RAE plans to give IPTO Crete-link control, SPV task

Fearing project delays that could prompt power supply shortages on Crete, RAE, the Regulatory Authority for Energy, intends to inform the European Commission of a decision to give Greece’s power grid operator IPTO the task of swiftly establishing a special purpose vehicle for the development of Crete’s urgently needed major-scale electricity grid interconnection with Athens as a venture in which the operator will hold a 51 percent stake and other shareholders will be offered 39 percent with an option for a further 10 percent, energypress sources have informed.

The Euroasia Interconnector consortium, responsible for the wider Euroasia Interconnector, a PCI-status project planned to link the Greek, Cypriot and Israeli power grids via Crete, will be offered priority rights for the 39 percent stake, the sources added.

IPTO and Euroasia Interconnector, a consortium of Cypriot interests, have been involved in an extended dispute for control of the wider project’s Cretan segment.

RAE’s plan comes as a counterproposal to a European Commission initiative giving the Euroasia Interconnector consortium until the end of the year to resolve its dispute with IPTO.

Greek energy minister Giorgos Stathakis had pre-notified of RAE’s latest move in parliament as well as in Chania last Friday, when he informed the energy authority would task IPTO with establishing an SPV by the end of this year, adding IPTO would hold a 51 percent stake and the Euroasia Interconnector consortium the other 49 percent.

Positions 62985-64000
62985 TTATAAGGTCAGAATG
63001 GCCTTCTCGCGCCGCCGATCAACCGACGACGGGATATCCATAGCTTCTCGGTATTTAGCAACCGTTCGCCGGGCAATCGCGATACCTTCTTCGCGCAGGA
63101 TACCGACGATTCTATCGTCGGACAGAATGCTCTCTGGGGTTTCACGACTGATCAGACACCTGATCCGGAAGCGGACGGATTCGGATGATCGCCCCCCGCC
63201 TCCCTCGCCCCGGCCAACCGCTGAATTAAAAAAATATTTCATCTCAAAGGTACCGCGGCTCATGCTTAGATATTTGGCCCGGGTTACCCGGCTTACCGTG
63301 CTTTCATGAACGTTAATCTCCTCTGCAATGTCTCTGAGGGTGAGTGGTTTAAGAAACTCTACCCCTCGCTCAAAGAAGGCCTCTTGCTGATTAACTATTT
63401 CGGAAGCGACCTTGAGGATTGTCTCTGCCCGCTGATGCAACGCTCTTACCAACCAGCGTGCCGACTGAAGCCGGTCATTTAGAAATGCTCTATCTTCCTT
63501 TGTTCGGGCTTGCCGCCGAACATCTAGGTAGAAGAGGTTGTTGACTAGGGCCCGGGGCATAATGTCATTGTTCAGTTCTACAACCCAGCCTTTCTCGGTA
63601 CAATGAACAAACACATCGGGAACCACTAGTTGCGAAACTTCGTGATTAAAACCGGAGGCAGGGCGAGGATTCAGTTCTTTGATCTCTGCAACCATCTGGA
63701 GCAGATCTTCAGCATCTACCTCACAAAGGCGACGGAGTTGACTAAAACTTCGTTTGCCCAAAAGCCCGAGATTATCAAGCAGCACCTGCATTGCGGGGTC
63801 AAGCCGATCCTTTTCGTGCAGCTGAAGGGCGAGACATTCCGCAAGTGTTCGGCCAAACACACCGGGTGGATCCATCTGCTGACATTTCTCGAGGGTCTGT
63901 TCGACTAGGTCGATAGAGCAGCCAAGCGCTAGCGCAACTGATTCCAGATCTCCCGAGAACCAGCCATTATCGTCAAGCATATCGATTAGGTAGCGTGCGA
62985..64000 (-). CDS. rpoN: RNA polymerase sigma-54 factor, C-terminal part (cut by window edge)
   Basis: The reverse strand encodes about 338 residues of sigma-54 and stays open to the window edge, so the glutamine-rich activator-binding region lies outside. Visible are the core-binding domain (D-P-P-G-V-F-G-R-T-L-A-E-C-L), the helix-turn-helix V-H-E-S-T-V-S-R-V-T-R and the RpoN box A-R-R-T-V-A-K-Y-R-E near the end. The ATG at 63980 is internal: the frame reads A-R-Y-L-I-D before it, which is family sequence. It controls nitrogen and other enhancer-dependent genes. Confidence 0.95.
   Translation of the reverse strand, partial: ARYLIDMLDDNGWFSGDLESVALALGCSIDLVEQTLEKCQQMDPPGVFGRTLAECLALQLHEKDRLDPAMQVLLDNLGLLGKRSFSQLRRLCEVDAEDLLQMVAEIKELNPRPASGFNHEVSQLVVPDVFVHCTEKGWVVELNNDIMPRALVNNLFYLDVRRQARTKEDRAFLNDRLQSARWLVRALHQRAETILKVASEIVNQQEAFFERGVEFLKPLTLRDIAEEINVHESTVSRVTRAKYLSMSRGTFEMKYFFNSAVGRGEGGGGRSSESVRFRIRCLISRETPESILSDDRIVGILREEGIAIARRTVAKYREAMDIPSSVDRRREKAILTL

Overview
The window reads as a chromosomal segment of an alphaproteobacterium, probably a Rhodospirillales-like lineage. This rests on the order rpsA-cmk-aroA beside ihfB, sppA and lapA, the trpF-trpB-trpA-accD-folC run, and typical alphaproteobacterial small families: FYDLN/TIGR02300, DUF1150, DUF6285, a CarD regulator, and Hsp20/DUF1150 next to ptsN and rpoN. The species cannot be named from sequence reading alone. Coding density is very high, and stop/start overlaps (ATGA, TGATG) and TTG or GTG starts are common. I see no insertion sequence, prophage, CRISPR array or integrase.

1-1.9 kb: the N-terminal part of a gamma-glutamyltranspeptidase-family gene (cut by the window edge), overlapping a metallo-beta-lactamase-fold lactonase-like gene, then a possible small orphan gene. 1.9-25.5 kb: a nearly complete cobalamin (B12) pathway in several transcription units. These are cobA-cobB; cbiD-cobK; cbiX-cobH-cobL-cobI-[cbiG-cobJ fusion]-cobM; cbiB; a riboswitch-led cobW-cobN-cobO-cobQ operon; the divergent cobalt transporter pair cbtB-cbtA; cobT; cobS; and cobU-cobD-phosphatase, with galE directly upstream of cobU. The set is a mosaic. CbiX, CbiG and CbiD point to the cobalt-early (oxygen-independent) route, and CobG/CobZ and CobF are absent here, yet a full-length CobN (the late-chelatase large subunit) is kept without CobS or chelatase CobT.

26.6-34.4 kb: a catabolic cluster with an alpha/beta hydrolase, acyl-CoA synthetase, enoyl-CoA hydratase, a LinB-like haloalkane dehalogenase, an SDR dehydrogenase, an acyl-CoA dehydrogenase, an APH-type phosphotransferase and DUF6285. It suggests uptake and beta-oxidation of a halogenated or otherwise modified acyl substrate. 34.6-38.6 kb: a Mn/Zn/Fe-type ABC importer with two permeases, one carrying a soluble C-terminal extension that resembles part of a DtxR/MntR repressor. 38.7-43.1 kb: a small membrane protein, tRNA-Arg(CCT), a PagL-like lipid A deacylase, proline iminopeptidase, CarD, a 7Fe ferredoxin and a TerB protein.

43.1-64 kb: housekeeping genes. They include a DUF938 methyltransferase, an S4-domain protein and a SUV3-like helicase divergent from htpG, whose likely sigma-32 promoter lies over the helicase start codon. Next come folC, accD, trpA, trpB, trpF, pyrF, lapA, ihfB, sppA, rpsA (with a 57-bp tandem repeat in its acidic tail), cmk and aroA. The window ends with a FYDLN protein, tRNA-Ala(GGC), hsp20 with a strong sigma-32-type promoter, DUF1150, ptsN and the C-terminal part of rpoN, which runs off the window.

Crete faces a looming energy sufficiency threat as of 2020 because an exemption to EU law concerning power station emission limits for local high-polluting units, such as those operating on Crete, ends in December, 2019. A number of power stations on the island will need to be withdrawn.




Minister heading to Nicosia for EuroAfrica Interconnector

Energy minister Giorgos Stathakis is scheduled to attend a trilateral meeting in Nicosia next Tuesday where Greek, Cypriot and Egyptian officials will discuss the development of the EuroAfrica Interconnector, a 2,000-MW submarine cable project planned to link the electricity networks of Greece, Cyprus and Egypt with the European system.

Next week’s meeting comes follows a Memorandum of Understanding signed with the Egyptian electricity company EEHC in Cairo last February.

The ambassadors of Greece and Cyprus, as well as top officials from Egypt’s electricity and energy ministry, attended February’s signing ceremony, during which Egyptian president Abdel Fatah al-Sisi expressed personal interest for the interconnection project’s development.

The EuroAfrica Interconnector promises to provide considerable economic and geopolitical benefits to the countries involved, Greek, Cypriot and Egyptian officials have pointed out.

Sector experts will also attend next Tueday’s meeting to offer their views on the project’s prospects and sustainability, and also present the results of studies called for by the MoU.

If officials reach a consensus on the findings, prospects and sustainability, then procedures leading to the project’s actualization are expected to gain momentum.

According to initial estimates, the interconnection project will require 36 months to develop once all related studies have been completed.

Greece is also involved in another prospective international interconnection project, the EuroAsia Interconnector, along with Cyprus and Israel.

Development of both projects promises to establish Cyprus as a hub linking the electricity networks of three continents.

According to reports, a further extension of the EuroAfrica Interconnector, to incorporate other African and Middle East countries, is also being looked at. Such a prospect would greatly increase the significance of both projects and their combined role in the transmission of electricity from various sources to Europe’s network.